The blond guy smirked, shaking his head. “Yep, I would say you definitely do.”
“Get. Off. Of. Me. Now!” Embarrassment and anger burned deep. Eli had become the bane of my existence—when I didn’t want to kiss him, which was more often than I cared to admit. I hoped I was now cured of this since I’d found out he had only been faking an attraction to me. He wanted to get closer to learn more about me and my capabilities before turning me over to the Unseelie King.
Eli’s eyes narrowed, his grip only becoming tighter as he pushed off of me, pulling me up with him. There was no barrier now between me and all of Eli’s glory. And, wow, was there glory. My eyes darted to the side, looking away from his unclothed body. “You’re naked.”
“And you’re observant.” He led me around the corner where a black Cadillac Escalade Hybrid was waiting. “Now get in.”
“Are you kidding me?” I tugged against his grip. “You think I’m going to get into the car? I’m not going anywhere with you.”
“It is not a choice.”
Cole came from behind tugging on some jeans. “We've got to go, Eli, before those Phooka assholes come to.”
“A Phooka. An Irish goblin that turns itself into a goat. Prone to violence, stealing, and vicious pranks. Not nice guys.”
I looked around. All the other Dark Dwellers were moving toward the car. By the dim moonlight I could make them out. They were all naked.
Damn . . .
Eli grabbed my arm and hauled me into the backseat of the SUV. “We don’t have time for this.”
“Watch it,” I protested as I fell in. He pushed me over, sliding in next to me.
The magnificent, blond specimen who, thank God, had pulled some jeans over the lower half of his god-like body, climbed in on my other side, boxing me in. “Cooper.” He nodded.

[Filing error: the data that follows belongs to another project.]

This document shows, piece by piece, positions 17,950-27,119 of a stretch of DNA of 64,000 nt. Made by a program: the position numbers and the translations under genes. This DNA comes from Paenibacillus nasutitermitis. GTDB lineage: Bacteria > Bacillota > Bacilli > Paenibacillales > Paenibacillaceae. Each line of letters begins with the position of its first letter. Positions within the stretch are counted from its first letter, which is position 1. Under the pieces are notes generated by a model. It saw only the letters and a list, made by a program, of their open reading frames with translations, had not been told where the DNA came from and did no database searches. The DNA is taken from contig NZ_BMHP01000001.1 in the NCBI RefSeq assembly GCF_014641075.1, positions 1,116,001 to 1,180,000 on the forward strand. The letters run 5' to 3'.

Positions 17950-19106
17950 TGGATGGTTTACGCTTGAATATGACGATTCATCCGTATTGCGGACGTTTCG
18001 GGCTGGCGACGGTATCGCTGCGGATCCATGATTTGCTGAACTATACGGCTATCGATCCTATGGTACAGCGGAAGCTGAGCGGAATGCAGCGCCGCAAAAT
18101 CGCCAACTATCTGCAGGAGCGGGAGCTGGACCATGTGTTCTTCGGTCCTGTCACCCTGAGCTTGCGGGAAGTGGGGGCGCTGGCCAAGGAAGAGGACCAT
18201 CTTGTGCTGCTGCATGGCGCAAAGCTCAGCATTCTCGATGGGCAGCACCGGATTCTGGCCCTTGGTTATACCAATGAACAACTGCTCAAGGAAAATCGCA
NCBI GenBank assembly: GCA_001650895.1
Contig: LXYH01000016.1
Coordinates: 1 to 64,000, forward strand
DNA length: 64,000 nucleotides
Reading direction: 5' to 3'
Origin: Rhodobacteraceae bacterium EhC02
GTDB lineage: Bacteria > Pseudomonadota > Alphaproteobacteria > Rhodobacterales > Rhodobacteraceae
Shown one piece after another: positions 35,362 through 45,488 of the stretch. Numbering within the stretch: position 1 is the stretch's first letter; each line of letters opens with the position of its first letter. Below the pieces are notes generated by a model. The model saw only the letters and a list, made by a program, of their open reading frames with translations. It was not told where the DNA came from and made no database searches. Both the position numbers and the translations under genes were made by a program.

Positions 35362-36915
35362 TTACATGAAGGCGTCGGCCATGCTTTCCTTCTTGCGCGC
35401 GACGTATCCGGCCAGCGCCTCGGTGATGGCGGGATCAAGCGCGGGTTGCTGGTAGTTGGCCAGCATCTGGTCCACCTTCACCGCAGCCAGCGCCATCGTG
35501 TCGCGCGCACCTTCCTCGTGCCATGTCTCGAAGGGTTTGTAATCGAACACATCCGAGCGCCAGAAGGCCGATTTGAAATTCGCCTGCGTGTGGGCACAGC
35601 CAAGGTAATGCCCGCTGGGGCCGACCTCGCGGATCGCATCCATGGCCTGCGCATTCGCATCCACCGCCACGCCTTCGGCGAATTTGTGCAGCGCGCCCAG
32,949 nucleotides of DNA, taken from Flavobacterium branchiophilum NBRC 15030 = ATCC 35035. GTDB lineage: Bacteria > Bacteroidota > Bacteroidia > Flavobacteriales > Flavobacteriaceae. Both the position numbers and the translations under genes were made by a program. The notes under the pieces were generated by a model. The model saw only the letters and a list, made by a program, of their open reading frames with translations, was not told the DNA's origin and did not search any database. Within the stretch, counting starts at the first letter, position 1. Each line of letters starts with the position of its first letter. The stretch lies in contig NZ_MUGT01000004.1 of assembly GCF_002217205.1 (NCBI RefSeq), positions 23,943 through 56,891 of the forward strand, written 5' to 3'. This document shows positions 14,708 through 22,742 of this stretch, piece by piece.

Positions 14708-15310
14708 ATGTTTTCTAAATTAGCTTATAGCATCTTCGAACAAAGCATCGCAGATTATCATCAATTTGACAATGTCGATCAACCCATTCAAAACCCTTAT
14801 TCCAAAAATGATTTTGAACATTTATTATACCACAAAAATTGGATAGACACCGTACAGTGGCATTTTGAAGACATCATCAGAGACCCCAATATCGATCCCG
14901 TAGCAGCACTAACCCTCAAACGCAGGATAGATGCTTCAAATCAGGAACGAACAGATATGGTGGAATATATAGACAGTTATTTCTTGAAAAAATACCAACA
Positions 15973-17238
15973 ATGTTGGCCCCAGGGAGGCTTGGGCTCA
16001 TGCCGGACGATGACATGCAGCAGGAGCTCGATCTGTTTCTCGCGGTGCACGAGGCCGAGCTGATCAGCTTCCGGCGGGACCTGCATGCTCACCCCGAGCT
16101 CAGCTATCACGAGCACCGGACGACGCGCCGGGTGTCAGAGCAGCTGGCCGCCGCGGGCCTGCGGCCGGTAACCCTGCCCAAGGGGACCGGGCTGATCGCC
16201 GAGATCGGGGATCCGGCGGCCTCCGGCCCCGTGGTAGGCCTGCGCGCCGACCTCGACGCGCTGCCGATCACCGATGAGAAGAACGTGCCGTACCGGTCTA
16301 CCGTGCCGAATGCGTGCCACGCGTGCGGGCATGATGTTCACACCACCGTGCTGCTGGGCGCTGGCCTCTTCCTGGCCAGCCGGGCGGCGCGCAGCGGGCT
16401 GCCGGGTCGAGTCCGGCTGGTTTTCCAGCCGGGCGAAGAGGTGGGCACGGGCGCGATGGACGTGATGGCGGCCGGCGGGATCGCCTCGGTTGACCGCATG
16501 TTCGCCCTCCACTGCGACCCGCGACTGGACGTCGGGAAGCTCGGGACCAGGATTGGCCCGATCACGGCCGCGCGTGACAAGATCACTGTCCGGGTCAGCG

His name confirmed he was the beautiful, surfer-looking guy whom I had overheard talking after being attacked by Lorcan over a month ago. Then I had thought it was a dream. Cooper had said things at the time I didn’t understand. Now I did.
“She nearly died. Now how useful would she have been to us dead, huh? Lorcan almost killed our only way out of here.”
Cooper’s voice still echoed in my ears. As their ticket back to the Otherworld, they would do anything to keep me under their watch.
Cooper’s huge, soft brown eyes looked me over. He was definitely sexy although he didn’t take my breath away like Eli did. Even so, he did make me whimper with aggravation. Did every one of these guys have to be sex-on-a-stick? It was ridiculous how extraordinarily hot this whole group was. If more kept popping up like this, I’m sure I would instantaneously combust from overheating.
A boy of about sixteen opened up the back hatch and jumped in. “Hey, I’m Jared.” His excitable voice was at odds with the rest of the guys in the car. I nodded, craning my neck to get a better look at him. I wanted to laugh, but I shouldn't have been surprised at this point. He was just another hot, young, toned guy. They obviously didn’t allow anyone in their group who couldn’t also model for some rugged, outdoorsy, men’s magazine.
Jared had dark, brownish-red hair, hazel eyes, and freckles sprinkled across his cheeks and nose. He looked sweet and endearing next to Eli’s rough and tumbled look. At least Jared was fully clothed. I also had little doubt he was related to Cole and Owen. He looked like a younger version of them both.
Cole, leader of the Dark Dwellers, had the same rugged bad-boy look as Eli. There was also little doubt as to his relation with Owen. They had the same coloring, eyes, and nose. The difference was Owen was the opposite in everything else: neat and tidy with short hair and a freshly shaved face. He was the medic in the group and had operated on me, saving my life after Lorcan attacked me. Cole jumped into the driver’s seat, tearing out of the port area, barely allowing Owen time to get into the passenger's side.